There are many beautiful and mysterious shapes found in nature. Some very fascinating shapes are formed by nothing more than soap films and they have captured the imagination of artists and mathematicians alike.
Molecules in the soap film assume a state where the energy required is minimal. The surface tension in soap films create a surface of minimal energy inside the boundary in which they form. This surface is called a minimal surface.
Minimal surfaces are formed inside boundary constraints, like a wire frame. The minimal surfaces are created by the soap films between the frame. A bubble or a sphere is not a minimal surface in this sense even though its shape has minimal surface to volume ratio..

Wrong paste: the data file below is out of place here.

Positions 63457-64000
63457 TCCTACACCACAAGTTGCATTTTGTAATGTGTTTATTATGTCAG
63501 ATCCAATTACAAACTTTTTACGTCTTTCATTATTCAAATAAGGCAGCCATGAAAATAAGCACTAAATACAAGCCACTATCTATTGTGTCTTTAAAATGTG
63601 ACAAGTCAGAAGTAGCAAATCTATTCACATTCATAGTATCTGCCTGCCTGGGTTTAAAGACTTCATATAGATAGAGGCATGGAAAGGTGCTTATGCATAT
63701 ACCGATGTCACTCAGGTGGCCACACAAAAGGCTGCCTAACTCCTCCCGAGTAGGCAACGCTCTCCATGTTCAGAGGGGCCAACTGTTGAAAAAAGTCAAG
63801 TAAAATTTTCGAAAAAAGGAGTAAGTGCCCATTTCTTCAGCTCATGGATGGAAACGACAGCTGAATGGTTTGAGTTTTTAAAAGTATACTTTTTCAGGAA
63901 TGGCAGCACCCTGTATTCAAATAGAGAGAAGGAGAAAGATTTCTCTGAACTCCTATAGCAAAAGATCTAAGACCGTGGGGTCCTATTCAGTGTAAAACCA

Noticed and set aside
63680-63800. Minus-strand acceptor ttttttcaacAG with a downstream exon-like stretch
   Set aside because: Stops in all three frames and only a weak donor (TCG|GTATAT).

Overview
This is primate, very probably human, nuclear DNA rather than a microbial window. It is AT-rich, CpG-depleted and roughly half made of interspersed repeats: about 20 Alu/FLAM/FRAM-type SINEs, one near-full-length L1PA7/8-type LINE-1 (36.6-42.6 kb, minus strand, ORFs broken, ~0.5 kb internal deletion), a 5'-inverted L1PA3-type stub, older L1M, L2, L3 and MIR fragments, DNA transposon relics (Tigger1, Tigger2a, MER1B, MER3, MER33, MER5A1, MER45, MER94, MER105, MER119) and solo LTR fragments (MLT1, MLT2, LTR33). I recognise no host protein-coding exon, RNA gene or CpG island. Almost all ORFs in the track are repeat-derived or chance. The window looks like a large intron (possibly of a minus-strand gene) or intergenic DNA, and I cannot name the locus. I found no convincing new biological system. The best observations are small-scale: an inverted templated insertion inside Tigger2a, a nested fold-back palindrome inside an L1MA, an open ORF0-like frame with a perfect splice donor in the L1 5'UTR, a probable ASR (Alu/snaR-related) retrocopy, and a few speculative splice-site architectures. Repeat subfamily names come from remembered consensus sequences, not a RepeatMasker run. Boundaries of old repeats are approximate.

The maths behind minimal surfaces is anything but simple and mathematicians have studied the problem of how such surfaces can be expressed extensively. The area of maths that deals with minimal surfaces is called “calculus of variations”.
Minimal surfaces have far reaching implications in geometry and design. Stadiums often use the design to create strong coverings. The natural shape is very efficient and beautiful.
You can create minimal surfaces yourself by playing around with wire frame objects (spirals, cubes, tetrahedrons) and a soap solution. You can also make the frames with straws or K’nex.
To make the soap solution, just add a generous amount of dishwashing liquid to a bucket of water and add a squirt of glycerin. Don’t allow froth to form in the solution. The glycerin keeps the bubbles strong.
Dip a frame object into the solution and gently lift it out, the soap will form a minimal surface within the frame.
See what you can make, the possibilities are limitless!